Last Saturday, the Space Shuttle Discovery lit up the night as it climbed into orbit href="http://www.nasa.gov/mission_pages/shuttle/shuttlemissions/sts116/multimedia/fd1/fd1_gallery.html">above planet Earth.
From Oak Hill, Florida, USA - about 30 miles north of the Kennedy Space Center - design engineer Andrew Arigema tracked the shuttle and recorded a four minute time exposure of the exhaust plume along Discovery's path against the background of the starry sky.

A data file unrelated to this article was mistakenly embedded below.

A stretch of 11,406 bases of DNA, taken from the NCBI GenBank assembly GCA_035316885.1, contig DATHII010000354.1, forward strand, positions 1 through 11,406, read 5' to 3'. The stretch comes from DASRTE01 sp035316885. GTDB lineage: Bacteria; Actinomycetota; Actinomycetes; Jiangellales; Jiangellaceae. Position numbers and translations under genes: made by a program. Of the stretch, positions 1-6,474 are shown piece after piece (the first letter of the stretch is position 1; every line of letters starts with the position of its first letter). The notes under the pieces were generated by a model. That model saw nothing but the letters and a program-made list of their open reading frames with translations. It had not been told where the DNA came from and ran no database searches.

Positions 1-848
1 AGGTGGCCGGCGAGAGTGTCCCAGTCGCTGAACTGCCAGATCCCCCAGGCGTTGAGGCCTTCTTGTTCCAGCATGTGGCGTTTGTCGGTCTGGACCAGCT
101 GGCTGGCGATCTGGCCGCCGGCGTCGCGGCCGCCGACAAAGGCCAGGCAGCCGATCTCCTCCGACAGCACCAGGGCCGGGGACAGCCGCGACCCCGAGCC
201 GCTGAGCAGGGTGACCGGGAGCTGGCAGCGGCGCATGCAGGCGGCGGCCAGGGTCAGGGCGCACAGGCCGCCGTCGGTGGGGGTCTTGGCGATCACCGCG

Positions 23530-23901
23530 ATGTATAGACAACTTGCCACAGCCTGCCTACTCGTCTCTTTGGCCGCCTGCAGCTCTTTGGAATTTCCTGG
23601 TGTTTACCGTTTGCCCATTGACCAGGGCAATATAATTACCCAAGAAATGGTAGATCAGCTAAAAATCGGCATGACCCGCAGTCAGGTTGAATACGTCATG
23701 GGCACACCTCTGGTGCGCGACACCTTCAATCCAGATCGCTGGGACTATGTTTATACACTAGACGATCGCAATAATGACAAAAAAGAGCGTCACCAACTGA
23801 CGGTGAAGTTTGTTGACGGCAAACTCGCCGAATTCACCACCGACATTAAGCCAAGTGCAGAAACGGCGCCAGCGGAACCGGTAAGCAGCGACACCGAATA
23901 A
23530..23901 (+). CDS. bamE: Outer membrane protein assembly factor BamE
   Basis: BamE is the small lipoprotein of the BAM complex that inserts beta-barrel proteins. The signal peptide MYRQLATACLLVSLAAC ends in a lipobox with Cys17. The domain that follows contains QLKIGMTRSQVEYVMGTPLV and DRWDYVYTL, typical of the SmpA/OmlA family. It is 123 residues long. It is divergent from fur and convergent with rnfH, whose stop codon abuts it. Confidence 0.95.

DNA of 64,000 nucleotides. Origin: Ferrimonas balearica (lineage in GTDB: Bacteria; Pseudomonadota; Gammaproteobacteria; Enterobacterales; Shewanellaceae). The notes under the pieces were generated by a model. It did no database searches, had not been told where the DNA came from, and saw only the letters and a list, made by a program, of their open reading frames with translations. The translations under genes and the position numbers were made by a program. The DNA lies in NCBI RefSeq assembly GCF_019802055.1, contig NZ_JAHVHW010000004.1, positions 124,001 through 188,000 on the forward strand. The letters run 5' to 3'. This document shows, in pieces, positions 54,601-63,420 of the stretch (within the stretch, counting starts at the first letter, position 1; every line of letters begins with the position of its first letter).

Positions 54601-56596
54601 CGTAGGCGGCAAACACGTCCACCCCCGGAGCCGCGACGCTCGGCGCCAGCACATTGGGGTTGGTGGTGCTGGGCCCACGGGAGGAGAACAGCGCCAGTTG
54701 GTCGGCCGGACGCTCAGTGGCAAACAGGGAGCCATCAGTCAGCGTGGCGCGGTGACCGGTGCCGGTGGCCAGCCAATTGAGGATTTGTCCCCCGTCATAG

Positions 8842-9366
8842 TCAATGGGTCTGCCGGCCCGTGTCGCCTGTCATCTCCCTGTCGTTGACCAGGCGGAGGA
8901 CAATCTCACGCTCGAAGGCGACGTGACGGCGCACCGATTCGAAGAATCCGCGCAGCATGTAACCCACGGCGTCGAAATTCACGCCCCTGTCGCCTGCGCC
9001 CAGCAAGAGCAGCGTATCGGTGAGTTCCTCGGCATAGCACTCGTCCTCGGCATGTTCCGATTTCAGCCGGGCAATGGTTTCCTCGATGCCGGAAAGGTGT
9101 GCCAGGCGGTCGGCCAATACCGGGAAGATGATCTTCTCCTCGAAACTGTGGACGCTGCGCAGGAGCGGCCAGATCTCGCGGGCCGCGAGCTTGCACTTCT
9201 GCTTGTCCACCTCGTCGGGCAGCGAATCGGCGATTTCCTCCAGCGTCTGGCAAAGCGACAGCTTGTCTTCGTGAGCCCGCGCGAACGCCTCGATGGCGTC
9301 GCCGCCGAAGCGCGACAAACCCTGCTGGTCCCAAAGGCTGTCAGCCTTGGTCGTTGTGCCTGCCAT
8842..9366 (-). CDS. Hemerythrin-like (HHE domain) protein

At the upper left, the end of the drifting plume is punctuated by Alnitak, Alnilam, and Mintaka in a vertical line, the belt stars of Orion.
To the right of the belt stars, the pinkish jewel in Orion's sword is not a star at all, but the great Orion Nebula.
Still farther to the right, at the foot of the hunter, lies Rigel, the brightest star in view.
Rigel is a hot supergiant star some 700 light-years in the distance.